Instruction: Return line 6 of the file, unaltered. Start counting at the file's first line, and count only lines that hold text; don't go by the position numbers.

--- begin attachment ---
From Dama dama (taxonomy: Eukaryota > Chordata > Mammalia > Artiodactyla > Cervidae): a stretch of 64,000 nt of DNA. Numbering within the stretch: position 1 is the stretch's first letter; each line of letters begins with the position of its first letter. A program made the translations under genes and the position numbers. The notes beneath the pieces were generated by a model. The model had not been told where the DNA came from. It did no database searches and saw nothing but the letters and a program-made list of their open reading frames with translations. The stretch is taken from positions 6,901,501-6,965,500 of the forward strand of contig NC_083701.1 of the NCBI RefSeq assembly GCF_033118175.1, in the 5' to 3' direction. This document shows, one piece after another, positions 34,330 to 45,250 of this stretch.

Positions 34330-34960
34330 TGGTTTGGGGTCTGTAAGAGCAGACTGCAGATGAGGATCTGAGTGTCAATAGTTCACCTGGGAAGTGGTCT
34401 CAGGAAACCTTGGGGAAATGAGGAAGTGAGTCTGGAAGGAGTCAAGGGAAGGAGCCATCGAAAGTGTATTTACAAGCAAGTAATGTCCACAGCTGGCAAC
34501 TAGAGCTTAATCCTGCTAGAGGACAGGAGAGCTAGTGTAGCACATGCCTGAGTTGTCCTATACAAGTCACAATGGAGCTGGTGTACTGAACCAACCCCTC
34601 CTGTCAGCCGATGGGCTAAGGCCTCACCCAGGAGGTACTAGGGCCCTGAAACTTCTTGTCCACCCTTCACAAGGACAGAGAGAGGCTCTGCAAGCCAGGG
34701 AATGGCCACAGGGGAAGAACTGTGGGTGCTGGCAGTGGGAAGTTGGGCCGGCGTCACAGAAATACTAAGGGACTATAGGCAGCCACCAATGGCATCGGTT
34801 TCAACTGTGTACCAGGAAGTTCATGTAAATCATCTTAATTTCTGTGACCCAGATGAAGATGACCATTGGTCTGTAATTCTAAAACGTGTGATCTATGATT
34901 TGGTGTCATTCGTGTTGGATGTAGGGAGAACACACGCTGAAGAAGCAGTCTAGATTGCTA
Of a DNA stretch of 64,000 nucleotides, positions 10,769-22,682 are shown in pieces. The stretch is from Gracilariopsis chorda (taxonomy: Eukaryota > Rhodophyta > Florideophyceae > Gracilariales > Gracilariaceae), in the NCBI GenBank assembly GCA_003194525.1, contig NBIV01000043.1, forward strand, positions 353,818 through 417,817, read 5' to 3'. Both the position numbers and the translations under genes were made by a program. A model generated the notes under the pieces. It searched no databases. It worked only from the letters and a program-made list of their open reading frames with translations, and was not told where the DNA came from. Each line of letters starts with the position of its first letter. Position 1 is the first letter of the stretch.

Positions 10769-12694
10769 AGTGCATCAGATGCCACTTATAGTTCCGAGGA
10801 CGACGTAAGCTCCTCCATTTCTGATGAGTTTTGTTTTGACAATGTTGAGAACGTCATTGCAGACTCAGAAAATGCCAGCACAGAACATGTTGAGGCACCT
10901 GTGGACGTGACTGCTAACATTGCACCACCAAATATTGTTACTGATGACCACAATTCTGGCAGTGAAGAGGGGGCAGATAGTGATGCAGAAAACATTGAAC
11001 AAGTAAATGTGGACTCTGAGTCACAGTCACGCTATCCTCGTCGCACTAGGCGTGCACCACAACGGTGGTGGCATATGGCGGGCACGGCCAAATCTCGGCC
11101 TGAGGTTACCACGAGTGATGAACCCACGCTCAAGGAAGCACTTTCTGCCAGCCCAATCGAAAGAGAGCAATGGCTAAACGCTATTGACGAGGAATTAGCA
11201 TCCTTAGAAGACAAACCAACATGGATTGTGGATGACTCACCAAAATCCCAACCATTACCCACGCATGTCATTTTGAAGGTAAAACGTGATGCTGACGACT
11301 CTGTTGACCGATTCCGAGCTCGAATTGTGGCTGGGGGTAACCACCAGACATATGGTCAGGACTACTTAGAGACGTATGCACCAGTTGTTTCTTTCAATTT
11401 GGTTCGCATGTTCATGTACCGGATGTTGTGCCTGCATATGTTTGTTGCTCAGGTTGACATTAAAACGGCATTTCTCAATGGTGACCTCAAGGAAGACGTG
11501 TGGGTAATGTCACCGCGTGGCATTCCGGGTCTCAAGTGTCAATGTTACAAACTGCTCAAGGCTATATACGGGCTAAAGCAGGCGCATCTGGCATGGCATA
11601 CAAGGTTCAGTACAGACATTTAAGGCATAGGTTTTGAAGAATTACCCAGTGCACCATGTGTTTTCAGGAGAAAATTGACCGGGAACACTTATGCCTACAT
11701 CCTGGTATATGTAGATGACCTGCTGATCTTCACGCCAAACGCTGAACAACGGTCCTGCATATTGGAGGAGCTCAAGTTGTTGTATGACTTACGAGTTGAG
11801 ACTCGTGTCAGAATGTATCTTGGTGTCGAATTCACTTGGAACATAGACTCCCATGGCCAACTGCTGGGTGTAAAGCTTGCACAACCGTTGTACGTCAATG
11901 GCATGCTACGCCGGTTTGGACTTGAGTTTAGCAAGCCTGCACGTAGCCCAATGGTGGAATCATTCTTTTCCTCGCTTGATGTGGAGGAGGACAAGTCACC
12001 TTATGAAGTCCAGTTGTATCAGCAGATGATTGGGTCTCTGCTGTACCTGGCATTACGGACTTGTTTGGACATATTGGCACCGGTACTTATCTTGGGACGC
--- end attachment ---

34601 CTGTCAGCCGATGGGCTAAGGCCTCACCCAGGAGGTACTAGGGCCCTGAAACTTCTTGTCCACCCTTCACAAGGACAGAGAGAGGCTCTGCAAGCCAGGG